Changing the Game: Risk-Based Food Safety Inspection Systems in Latin America and the Caribbean
Risk-based food safety inspection systems are a game changer for protecting public health — boosting trade and driving agricultural exports in Latin America and the Caribbean. Take Guatemala, for example. After nearly a year of technical assistance from the United States Department of Agriculture (USDA) Foreign Agriculture Service (FAS), the Ministry of Public Health and Social Assistance of Guatemala finalized the official Procedure for Risk-Based Inspection of Meat and Dairy Establishments, to be implemented in 2024 by its Department of Food Regulation and Control Monitoring Surveillance and Control Unit. The technical document will serve as the groundwork for initiating a Ministerial Decree that will mandate the application of risk-based approaches for the inspection of all processed food establishments in Guatemala.
The need to boost safe trade
The Guatemalan success story demonstrates that through collaborative work, strengthening food inspection systems in Latin American and Caribbean countries is an achievable goal. Inspecting establishments or import shipments in response to a food safety incident, such as recalls, outbreaks or international alerts, is problematic because regulators can only identify and address problems after they have already occurred. In contrast, risk-based food safety inspection systems are a proactive approach to preventing foodborne illness, boosting agricultural exports from Latin American and Caribbean countries and enabling compliance with U.S. food safety regulations. Historical data, including biological and chemical hazards, among other criteria, are used to identify high-risk situations in the food production and distribution chain, and then resources are identified to address those hazards. This makes the most efficient use of available resources, which can help facilitate trade and protect public health. Strengthening the capacity of regulators to adopt risk-based food safety inspection systems has the potential to increase producer market access, increase exports and reduce food safety risks. Countries with a proactive approach for inspections may face decreased scrutiny from their trading partners, which can lead to increased exports and revenue.
What we’re doing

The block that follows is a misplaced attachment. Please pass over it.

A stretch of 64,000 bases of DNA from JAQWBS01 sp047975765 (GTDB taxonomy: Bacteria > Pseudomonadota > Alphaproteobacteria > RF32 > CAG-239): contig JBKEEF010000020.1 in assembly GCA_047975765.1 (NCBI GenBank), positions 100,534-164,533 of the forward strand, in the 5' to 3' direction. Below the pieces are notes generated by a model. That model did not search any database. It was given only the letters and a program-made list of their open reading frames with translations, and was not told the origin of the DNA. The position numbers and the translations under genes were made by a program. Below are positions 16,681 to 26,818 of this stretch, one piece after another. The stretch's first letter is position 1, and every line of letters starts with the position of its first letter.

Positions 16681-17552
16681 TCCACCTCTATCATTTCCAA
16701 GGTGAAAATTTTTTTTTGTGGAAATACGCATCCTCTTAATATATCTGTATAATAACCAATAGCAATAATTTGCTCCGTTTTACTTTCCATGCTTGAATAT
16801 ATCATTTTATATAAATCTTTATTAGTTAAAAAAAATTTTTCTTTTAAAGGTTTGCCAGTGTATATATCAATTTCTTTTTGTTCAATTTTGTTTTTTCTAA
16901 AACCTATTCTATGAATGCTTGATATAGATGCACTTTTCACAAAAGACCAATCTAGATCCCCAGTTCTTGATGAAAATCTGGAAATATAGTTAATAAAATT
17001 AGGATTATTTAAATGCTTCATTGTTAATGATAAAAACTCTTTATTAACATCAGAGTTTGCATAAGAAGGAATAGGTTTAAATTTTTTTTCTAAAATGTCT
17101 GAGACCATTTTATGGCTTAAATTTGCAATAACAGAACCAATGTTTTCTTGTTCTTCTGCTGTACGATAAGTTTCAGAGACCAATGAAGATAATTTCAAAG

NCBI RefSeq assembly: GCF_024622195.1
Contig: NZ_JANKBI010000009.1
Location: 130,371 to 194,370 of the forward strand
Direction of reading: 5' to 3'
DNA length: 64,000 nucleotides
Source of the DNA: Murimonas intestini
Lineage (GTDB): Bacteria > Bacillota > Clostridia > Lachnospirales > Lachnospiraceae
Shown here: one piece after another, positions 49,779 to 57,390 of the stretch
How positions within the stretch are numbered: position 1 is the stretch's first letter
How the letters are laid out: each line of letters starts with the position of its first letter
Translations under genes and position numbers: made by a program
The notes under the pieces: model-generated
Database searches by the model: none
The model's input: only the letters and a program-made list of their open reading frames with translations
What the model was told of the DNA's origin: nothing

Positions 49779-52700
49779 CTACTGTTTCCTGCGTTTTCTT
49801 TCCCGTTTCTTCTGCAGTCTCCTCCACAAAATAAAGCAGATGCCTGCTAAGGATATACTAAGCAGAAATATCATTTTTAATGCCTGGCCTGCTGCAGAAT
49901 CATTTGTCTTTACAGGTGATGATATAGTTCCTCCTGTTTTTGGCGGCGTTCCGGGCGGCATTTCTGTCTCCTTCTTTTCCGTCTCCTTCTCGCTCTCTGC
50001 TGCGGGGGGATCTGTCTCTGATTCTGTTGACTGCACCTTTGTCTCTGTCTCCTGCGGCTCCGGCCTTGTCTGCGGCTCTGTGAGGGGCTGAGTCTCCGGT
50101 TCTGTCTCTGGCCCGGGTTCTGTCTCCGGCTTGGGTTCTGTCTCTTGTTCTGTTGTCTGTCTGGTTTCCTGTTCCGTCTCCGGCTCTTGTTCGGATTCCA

In 2020, USDA FAS started hosting biweekly virtual working sessions and in-person food safety trainings to promote the adoption of risk-based food safety systems in Latin America and the Caribbean. The sessions, which are ongoing, train small groups of technical personnel from government food safety inspection institutions in partner countries, including Guatemala, Dominican Republic, Peru and Ecuador. Since 2020, the program has reached 2,858 individuals on a variety of topics, including Preventive Controls of Human Food for Qualified Individuals (hazard analysis and critical control points (HACCP)) and Good Agricultural Practices (GAP). The trainings provide a more personalized contact with the stakeholders to learn from the country context and empower the recipient to develop their own tools and implementation practices. The locally adapted approach has shown to be effective in facilitating the uptake of food safety by small farmers.
Since 2020 until now, five major new policies/regulations have been advanced in the partner countries. More than 2,500 technical specialists in food safety practices from the government, civil society and private sector in partner countries have participated in the USDA FAS training, who, in turn, each trained (on average) hundreds of farmers. Financial benefits to farmers have proven significant, with 90% of farmer organizations reporting noteworthy economic benefits. The food safety trainings have played an important role in promoting the expansion of agricultural exports regionally and internationally.
This blog was written in collaboration with Sonia Allauca-Saguano, international program specialist, Trade and Scientific Capacity Building Division, USDA FAS.